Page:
Fung et al prospectively assessed the associations between major dietary patterns and the risks of colorectal cancer in women. Dietary information was collected in 1984, 1986, 1990, and 1994 from 76 402 women aged 38 to 63 years without history of cancer in 1984. The authors conducted factor analysis and identified 2 major dietary patterns: "prudent" and "Western." The prudent pattern was characterized by higher intakes of fruits, vegetables, legumes, fish, poultry, and whole grains, whereas the Western pattern was characterized by higher intakes of red and processed meats, sweets and desserts, french fries, and refined grains. The authors then calculated pattern scores for each participant and examined prospectively the associations between dietary pattern scores and colon and rectal cancer risks. During 12 years of follow-up, 445 cases of colon cancer and 101 cases of rectal cancer were identified. After adjusting for potential confounders, a relative risk for colon cancer of 1.46 (95% confidence interval, 0.97-2.19) was observed when comparing the highest to lowest quintiles of the Western pattern (P value for trend across quintiles, .02). The prudent pattern had a nonsignificant inverse association with colon cancer. The authors did not observe any significant association between dietary patterns and rectal cancer.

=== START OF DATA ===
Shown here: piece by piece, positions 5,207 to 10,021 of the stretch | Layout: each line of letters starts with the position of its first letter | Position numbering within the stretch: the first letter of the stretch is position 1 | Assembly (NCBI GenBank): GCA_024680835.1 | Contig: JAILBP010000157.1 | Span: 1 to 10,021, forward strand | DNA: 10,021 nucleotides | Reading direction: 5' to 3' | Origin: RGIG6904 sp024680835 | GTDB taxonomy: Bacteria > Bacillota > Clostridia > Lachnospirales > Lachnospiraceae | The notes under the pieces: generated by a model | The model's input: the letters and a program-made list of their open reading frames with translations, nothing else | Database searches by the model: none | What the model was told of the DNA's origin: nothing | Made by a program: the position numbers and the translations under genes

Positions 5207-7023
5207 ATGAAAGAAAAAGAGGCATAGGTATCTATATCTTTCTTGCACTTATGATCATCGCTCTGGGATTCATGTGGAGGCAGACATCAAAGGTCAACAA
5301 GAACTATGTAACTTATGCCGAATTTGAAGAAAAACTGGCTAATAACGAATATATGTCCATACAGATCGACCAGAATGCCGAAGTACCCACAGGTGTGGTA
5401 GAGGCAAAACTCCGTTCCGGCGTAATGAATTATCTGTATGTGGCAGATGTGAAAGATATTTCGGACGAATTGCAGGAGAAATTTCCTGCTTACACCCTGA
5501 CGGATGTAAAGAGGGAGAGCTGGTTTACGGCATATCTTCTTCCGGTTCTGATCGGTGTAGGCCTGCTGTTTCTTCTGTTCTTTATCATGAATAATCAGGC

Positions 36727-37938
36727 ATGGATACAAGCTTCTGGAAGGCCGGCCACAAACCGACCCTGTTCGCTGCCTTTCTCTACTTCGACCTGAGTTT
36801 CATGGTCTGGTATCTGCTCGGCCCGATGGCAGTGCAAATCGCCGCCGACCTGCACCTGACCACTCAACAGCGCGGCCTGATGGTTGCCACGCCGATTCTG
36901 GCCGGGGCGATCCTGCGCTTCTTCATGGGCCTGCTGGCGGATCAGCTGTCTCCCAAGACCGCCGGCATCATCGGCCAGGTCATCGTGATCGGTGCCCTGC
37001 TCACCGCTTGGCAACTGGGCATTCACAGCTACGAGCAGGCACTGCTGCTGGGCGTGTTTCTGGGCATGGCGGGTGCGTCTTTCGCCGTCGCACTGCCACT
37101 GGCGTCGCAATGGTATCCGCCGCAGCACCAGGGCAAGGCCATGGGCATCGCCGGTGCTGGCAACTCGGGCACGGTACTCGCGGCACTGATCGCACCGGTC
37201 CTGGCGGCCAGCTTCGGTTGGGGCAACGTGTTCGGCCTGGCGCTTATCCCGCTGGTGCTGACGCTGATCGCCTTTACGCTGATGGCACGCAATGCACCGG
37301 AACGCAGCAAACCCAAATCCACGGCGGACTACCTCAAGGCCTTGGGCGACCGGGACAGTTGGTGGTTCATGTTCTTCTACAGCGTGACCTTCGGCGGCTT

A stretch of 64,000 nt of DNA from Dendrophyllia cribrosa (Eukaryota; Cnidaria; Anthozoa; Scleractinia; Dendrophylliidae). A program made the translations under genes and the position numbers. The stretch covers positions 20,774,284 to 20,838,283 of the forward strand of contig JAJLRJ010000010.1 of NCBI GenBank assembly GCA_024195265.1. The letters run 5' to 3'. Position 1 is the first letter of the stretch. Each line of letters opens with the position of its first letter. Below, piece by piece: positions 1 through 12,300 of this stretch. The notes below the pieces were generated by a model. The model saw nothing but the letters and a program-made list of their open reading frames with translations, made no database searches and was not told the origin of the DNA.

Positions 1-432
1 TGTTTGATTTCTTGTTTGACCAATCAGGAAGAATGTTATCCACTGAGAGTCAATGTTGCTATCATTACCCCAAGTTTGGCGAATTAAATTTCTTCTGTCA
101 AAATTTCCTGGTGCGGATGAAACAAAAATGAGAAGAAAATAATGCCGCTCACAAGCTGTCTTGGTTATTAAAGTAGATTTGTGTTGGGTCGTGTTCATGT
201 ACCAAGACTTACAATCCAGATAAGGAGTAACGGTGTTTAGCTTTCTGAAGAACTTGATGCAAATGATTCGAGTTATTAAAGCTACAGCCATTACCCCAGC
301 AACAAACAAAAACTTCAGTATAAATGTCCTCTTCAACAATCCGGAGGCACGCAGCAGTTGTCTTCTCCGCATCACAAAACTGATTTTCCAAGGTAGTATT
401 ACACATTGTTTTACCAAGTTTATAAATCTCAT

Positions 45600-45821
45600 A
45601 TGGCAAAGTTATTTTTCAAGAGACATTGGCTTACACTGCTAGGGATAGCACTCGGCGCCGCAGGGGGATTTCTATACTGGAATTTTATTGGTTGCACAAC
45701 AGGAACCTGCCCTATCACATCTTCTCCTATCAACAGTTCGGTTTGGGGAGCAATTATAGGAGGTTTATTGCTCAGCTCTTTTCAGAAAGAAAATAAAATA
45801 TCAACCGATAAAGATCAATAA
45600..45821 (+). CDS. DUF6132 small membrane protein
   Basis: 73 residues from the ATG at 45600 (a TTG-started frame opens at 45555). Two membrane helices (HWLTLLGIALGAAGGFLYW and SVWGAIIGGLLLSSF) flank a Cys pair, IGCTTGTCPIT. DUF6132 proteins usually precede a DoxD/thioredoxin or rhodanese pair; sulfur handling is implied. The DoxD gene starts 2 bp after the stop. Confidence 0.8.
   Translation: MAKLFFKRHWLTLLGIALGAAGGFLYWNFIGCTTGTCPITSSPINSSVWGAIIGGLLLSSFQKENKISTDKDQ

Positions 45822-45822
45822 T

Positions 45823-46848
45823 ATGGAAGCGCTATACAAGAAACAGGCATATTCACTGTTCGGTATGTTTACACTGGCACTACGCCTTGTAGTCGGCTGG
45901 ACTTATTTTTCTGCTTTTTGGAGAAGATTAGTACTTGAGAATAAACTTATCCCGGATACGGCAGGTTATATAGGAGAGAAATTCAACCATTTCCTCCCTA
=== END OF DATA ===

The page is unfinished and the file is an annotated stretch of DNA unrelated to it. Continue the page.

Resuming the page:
Also Meets CME requirements for:
Browse CME for all U.S. States
Accreditation Information
The American Medical Association is accredited by the Accreditation Council for Continuing Medical Education to provide continuing medical education for physicians. The AMA designates this journal-based CME activity for a maximum of 1 AMA PRA Category 1 CreditTM per course. Physicians should claim only the credit commensurate with the extent of their participation in the activity. Physicians who complete the CME course and score at least 80% correct on the quiz are eligible for AMA PRA Category 1 CreditTM.
Note: You must get at least of the answers correct to pass this quiz.
Please click the checkbox indicating that you have read the full article in order to submit your answers.
Your answers have been saved for later.
You have not filled in all the answers to complete this quiz
The following questions were not answered:
Sorry, you have unsuccessfully completed this CME quiz with a score of
The following questions were not answered correctly:
Commitment to Change (optional):
Indicate what change(s) you will implement in your practice, if any, based on this CME course.
Your quiz results:
The filled radio buttons indicate your responses. The preferred responses are highlighted
For CME Course: A Proposed Model for Initial Assessment and Management of Acute Heart Failure Syndromes
Indicate what changes(s) you will implement in your practice, if any, based on this CME course.


Some tools below are only available to our subscribers or users with an online account.

0 Citations

Related Content

Customize your page view by dragging & repositioning the boxes below.